Over the last 3 1/2 years, Frank H. Ugolini has spent perhaps 150 nights stalking rats on East Anacapa Island, a rocky, wind-swept speck in Channel Islands National Park.
On about 15,000 occasions, he has gingerly placed raisins, macadamia nuts and, most often, dollops of NuMade Soft 'n' Creamy peanut butter in industrial-sized traps known as Victor M-9s. He has set the traps in gullies and in crevices, on the edges of cliffs and in the soft dirt beneath clumps of sage and island buckwheat.
Ugolini, the park's resource management chief, has never left empty-handed. The rat community is many hundreds of times larger than 90-acre East Anacapa's human community, which consists of a lone park ranger and some occasional helpers.
In fact, the rats, which apparently swam to the island from shipwrecks as recently as 50 or 100 years ago, have so thoroughly infested East Anacapa that they have driven out the native white-footed deer mouse--the only mammal, and one of just five vertebrates indigenous to the island.
An effort to reintroduce the mice has pitted the National Park Service, which tries to restore land under its control to a pristine condition, against the hearty Rattus rattus, which could care less about pristine. Rats arrived in North America around 1750 and have skittered around the Channel Islands for as long as a century, but, by Park Service standards, they are just off the boat.
"There's no ecosystem in the world quite like the one we have here, and I don't see any way the rat can be viewed as a natural part of it," says Charles Drost, a park biologist. "They're just such an overpowering force on East Anacapa. I think they've got to go."
The contest between man and rat on East Anacapa typifies a predicament with which the Park Service grapples throughout its 79-million-acre territory. Exotic species, which park officials view as living things introduced to an area after the arrival of the white man in North America, have made destructive inroads in more than 150 parks and monuments, jeopardizing native plants and animals. As a result, 42 native mammal populations have been wiped out at 14 national parks in the West, according to a University of Michigan study.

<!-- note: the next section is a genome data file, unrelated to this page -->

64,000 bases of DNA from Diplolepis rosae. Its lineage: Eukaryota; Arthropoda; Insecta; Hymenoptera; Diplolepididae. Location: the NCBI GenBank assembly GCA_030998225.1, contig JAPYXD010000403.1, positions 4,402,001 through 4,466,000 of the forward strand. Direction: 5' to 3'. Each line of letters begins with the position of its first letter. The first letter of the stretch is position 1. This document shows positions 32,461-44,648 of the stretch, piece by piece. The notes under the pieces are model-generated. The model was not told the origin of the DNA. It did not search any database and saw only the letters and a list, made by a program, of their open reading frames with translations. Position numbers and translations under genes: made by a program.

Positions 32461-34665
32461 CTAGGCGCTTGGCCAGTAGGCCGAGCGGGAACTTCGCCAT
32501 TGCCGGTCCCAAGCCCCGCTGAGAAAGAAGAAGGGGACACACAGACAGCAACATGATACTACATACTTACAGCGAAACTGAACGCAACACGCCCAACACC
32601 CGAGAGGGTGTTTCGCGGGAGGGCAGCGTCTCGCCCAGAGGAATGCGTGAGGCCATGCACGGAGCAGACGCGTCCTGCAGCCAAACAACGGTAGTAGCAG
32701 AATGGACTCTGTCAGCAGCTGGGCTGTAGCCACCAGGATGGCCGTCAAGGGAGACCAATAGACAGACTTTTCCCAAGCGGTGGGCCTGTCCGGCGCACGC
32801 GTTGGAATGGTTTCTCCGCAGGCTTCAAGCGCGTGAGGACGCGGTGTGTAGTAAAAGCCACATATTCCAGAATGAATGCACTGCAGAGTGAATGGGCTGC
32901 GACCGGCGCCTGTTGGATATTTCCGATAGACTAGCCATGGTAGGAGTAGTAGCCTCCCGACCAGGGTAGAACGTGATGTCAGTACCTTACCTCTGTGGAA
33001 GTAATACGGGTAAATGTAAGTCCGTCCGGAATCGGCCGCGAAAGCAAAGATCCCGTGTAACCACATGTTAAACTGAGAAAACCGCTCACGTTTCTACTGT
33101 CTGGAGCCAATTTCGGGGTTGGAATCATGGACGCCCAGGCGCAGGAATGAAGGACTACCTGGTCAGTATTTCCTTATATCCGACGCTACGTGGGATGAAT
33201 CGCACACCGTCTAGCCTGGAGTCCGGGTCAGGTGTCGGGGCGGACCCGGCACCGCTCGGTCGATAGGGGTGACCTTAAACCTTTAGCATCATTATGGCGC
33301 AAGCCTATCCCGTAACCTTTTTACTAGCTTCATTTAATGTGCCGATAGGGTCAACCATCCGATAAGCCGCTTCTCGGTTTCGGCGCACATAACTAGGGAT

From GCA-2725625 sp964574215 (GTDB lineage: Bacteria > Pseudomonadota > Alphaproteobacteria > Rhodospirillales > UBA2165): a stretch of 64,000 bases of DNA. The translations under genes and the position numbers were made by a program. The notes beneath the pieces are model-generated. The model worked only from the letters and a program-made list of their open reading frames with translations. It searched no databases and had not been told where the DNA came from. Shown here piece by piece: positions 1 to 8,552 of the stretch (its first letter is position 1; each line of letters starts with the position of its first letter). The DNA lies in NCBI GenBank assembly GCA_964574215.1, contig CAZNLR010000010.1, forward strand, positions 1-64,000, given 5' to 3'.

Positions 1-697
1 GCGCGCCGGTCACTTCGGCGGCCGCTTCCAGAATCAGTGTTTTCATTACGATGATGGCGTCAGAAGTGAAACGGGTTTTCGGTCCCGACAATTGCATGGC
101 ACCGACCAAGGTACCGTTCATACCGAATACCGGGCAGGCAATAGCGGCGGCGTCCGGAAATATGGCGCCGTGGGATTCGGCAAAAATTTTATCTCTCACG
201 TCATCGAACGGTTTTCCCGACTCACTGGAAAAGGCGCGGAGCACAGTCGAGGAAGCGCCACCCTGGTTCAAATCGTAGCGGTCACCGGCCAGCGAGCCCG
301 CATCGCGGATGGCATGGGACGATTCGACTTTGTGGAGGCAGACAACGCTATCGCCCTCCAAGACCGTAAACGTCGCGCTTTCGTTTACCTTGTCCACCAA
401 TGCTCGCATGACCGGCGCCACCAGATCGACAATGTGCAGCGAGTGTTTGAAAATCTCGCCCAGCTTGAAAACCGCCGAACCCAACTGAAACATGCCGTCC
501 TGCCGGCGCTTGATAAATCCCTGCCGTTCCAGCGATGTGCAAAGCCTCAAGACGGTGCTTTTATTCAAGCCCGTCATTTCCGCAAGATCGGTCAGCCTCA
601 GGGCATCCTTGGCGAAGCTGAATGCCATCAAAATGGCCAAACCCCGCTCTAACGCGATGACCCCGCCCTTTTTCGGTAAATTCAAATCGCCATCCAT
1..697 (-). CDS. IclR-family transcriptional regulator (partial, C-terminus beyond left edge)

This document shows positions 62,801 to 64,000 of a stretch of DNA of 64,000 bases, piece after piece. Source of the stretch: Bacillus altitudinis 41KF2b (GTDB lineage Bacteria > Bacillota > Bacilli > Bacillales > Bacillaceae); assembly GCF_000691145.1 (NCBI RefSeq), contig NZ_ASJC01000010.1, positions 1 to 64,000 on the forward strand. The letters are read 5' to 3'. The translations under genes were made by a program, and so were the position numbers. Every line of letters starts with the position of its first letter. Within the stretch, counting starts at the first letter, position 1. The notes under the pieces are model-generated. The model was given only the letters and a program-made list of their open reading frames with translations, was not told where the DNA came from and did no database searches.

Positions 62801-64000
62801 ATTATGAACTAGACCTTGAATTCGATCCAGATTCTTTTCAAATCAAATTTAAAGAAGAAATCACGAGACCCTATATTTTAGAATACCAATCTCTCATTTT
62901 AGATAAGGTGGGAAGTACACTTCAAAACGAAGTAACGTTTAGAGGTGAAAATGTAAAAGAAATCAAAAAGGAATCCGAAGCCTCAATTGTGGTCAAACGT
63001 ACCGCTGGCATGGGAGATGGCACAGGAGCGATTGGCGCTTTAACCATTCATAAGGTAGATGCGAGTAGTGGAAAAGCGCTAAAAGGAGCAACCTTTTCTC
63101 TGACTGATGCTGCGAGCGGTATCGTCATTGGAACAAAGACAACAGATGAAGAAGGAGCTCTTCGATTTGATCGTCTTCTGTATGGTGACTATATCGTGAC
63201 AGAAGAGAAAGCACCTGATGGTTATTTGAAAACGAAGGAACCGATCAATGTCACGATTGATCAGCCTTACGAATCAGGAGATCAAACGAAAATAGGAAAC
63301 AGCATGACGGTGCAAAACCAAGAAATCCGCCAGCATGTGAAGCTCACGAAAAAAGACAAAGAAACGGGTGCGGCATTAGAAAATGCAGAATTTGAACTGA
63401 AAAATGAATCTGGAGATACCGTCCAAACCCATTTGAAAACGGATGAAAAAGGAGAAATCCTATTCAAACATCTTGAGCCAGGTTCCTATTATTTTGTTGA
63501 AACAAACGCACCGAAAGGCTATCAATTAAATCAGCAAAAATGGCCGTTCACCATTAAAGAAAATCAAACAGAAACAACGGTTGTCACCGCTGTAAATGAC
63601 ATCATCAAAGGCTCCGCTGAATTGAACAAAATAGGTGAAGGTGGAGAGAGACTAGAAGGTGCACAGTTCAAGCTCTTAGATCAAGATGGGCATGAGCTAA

In the Channel Islands alone, officials worry about many animals that took to the wilds after farmers and ranchers left the islands. Pigs on Santa Rosa Island devour the roots of oaks found nowhere else in the world. Thousands of wild sheep on Santa Cruz Island decimated grasslands until recently, when the Nature Conservancy, which manages much of the island, shot them. On San Miguel Island, a pair of burros abandoned by a movie crew decades ago have spawned a herd of about 75.
Worried About Rats
Eventually, Ugolini says, the Park Service will be forced to hunt or to allow the hunting of the burros and the pigs and the other exotic species in its jurisdiction. But his most immediate worry is the rats, which, for unknown reasons, are far more voracious on East Anacapa than on the other islands.
"There hasn't been a mouse seen here since 1979," says Ugolini, "and God only knows what they're doing to the invertebrates."
Besides doing in the deer mice, with which they coexist on other islands, rats also are suspected of dining on a rare species of land snail. They can terrorize young sea birds and rampage through delicate tidal pools.
A Park Service document calls the rats "an unsettling presence" on East Anacapa, the closest of the Channel Islands to the mainland and the most frequently visited. They have chewed through new wiring in the ranger's house and gnawed doors and carpet in the island's visitor center. They have barged into campers' tents. One Park Service worker quit after he was awakened by a rat leaping onto his chest.
"If we didn't do anything, they'd probably just take over this whole island," Ugolini says. "In another 100 years, we could probably wind up with nothing but rats here."
So Ugolini, a veteran of 30 years in the Park Service, leaves his wife, son, and 82-year-old mother-in-law in their Ojai home four or five nights each month to stem the gray tide.
It is a frustrating task. Rattus rattus breeds every 22 days. Birds devour them from time to time, but members of the species survived a nuclear blast at a test site in the Marshall Islands in 1952.
Unbowed, Ugolini sets out from the East Anacapa ranger station with a basket full of traps just before dusk. He can point out empty snail shells at the mouth of rat burrows, and he knows all the gullies and culverts most frequented by rats on their nightly expeditions for grubs, roots, lizards and other edibles.
"We always get lots of action in the culverts," he says.